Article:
ELIZABETH WYDRA: Thank you so much. Yeah. We’ve done a lot of work over the years at CAC to show that race-conscious programs that attempt to dismantle systemic racism, as well as specific instances of targeted discrimination of are fully in line with the Constitution’s text in history. In fact, the drafters of the Reconstruction amendments, you know, also passed legislation that set up race-conscious programs that were intended to, as I said, dismantle systemic racism and it’s effects as well as intentional discrimination. So thank you so much Gilbert for your work. I know I know it was very helpful. 

So again, showing kind of a shift in all of the work that we at CAC do and that all of you as summer interns work on. Saja, you’ve been working on a project related to accountability. Obviously accountability is in our name, it’s very important and we often look at issues related to doctrines that have been created that prevent accountability. Obviously, we’ve talked a lot about qualified immunity which unfortunately, often protects police officers and other government officials from accountability when they violate rights. But you did a project on sovereign immunity, as it relates to public defenders, who are considered to be part of the judicial branch and we’ve heard a lot about holding judges accountable in cases of sexual harassment and so on. But this was a really interesting project related to a pending fourth circuit case Roe versus United States. Can you talk to us a little bit about your work there? 

SAJA SPEARMAN-WEAVER: Yeah, absolutely. So this was this is an interesting project for me. Because as you said, I’ve most of my personal research about accountability and sovereign immunity has had to do with police officers. And so this sort of challenged me to look at the doctrine in a more generalized way, and has actually led to expanding my own personal research at Yale to try and look at immunity and sovereign immunity in new ways because I think it’s easy to sort of get in a silo thought, where you miss out on some of the statutory sort of potential around a certain, well, scrutinized issue. So this memorandum that I put together for CAC was largely looking into whether the federal public defender, in this case, Roe versus the U. S. Public defender’s office would have sovereign immunity. And so first, I looked into statutory history and the first sort of roadblock I had to get over was I think it’s dangerous to look at the text of the statute and only sort of interpret based on how others have in the past. And so one of the things that I was encouraged to do was to look at legislative and congressional intent when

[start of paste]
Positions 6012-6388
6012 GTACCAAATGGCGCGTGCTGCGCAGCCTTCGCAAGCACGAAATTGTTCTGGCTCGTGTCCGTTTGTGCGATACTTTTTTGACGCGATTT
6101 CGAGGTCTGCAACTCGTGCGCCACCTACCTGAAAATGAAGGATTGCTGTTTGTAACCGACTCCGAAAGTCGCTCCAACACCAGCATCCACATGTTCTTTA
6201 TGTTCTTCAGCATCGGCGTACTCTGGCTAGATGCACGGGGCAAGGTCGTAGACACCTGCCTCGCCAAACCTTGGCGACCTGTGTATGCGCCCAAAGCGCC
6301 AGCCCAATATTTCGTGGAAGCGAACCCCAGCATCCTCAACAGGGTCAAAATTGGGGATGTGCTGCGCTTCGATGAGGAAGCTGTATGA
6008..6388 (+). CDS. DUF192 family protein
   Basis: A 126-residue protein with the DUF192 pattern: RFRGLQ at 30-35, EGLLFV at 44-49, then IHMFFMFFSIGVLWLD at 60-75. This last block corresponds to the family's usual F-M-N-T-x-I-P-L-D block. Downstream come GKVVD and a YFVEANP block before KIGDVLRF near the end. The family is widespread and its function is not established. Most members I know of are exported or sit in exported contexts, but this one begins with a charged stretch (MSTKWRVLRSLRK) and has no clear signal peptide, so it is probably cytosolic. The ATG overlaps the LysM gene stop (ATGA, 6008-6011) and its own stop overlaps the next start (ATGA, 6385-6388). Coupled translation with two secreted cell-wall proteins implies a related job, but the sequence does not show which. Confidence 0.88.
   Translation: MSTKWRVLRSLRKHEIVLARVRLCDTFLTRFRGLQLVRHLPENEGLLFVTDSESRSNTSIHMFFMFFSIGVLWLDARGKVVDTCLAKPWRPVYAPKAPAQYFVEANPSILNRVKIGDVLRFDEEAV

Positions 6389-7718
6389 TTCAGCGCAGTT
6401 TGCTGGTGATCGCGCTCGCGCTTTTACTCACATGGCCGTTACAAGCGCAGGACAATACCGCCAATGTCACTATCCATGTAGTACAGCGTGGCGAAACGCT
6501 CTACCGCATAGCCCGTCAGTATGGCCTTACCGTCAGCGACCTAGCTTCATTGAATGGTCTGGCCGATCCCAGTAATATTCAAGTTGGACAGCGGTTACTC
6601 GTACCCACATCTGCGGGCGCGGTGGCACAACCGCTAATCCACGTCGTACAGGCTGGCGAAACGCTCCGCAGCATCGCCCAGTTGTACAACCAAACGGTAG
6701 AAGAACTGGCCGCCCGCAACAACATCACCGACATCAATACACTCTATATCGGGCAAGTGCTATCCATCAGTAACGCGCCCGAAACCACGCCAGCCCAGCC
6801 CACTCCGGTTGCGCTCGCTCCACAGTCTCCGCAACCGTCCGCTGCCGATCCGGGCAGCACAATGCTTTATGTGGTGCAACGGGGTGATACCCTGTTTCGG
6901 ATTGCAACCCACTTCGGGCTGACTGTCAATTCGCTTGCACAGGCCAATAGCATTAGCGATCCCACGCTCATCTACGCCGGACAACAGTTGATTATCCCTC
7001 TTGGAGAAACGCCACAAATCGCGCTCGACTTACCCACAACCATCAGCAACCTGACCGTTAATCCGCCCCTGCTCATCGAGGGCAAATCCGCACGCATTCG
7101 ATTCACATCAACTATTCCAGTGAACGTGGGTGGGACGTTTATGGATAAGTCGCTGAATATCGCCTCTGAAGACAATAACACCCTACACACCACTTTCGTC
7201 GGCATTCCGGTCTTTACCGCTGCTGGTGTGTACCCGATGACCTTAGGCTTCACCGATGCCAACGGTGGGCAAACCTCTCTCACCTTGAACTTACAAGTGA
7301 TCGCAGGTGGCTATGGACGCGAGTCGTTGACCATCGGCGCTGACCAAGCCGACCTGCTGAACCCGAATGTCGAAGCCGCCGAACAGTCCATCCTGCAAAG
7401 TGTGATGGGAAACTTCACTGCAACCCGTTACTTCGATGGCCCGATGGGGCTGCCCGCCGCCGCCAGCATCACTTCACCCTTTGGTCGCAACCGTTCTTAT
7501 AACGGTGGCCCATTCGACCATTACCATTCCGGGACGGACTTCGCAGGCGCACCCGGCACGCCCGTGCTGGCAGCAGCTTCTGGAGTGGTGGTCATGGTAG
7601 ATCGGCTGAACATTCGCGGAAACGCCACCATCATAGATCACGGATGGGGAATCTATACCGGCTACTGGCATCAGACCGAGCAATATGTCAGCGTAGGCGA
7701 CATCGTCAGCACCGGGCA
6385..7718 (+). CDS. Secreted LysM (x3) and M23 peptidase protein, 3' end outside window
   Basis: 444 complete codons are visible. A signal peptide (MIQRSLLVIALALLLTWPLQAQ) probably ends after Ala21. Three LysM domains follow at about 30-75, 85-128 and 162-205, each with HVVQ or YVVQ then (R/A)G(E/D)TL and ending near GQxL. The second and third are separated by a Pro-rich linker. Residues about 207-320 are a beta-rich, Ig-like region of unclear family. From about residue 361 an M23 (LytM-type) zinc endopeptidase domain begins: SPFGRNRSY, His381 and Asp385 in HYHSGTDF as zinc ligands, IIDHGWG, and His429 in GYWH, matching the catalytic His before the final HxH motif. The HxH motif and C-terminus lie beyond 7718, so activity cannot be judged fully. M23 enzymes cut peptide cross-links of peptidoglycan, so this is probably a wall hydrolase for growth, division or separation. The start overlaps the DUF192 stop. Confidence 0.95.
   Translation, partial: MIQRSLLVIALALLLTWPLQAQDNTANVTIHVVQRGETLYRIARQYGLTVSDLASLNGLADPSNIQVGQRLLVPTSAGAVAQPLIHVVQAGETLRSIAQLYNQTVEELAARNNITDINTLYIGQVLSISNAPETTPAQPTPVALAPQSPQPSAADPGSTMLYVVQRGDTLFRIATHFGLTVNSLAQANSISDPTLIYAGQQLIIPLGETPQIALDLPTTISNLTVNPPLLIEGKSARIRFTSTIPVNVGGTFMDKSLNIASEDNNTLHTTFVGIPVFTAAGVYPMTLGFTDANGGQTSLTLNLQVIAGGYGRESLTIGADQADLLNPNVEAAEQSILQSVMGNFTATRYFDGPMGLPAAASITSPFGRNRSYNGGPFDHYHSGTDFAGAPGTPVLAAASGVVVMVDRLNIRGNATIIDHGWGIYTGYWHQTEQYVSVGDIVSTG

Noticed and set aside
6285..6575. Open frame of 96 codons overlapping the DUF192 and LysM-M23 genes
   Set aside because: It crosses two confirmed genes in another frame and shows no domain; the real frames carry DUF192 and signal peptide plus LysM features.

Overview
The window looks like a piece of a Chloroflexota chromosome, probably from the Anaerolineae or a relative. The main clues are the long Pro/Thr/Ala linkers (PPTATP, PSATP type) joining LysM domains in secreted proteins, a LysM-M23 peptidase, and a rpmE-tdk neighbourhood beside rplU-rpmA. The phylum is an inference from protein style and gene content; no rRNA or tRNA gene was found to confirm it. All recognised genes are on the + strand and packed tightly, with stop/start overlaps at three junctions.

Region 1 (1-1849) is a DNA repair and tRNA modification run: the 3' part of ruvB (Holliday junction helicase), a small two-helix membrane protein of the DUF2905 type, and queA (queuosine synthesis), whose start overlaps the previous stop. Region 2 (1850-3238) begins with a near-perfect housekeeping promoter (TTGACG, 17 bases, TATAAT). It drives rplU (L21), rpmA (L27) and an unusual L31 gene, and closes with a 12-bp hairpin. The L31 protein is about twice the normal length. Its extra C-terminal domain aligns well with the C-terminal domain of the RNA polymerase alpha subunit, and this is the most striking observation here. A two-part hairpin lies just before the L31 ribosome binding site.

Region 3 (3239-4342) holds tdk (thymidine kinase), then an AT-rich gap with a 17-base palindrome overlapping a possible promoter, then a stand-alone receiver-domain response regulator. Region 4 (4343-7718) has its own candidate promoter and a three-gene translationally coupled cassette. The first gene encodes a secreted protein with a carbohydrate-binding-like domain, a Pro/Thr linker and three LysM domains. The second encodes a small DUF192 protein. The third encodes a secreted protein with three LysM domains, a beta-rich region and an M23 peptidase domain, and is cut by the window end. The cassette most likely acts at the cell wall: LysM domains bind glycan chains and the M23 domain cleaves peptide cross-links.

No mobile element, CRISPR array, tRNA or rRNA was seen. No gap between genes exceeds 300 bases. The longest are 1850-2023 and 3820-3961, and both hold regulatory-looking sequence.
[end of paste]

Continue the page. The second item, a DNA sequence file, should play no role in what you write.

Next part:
This U.S. code section 702 was put through, and it seemed to me pretty quickly that the intent was to protect civilians or citizenry from the sort of power imbalance that can come when you have essentially officers, of course, being protected by things that are perhaps by statutes that are more intended to protect the government as a whole and not necessarily enable individuals to profit from that overarching protection. And so I came to a few different conclusions. I think one, one thing that I’ll learn as I go through law school with how to narrow my conclusions down a little bit, but despite the fact that I think, you know, public defenders do fall within a category that on its face seems to be protected by sovereign immunity, If you really dive into what the founders seem to have wanted and what the best thing is for the country, you see, that you want individuals to not be profiting from things intended to protect, you know, the sanctity of a judicial system. And we’ve seen this, as you said, with cases previous, where courts have decided that federal judges cannot be essentially immunized from punishment after they’ve sexually harassed members of their clerkship or of their of their courts. And so now we’re hoping that that same sort of ideology can be transferred to other people who do fall with that under that umbrella of courts of the United States and we can really look at the intent of who was supposed to be protected by sovereign immunity and who needs to be sort of held accountable to individual actions.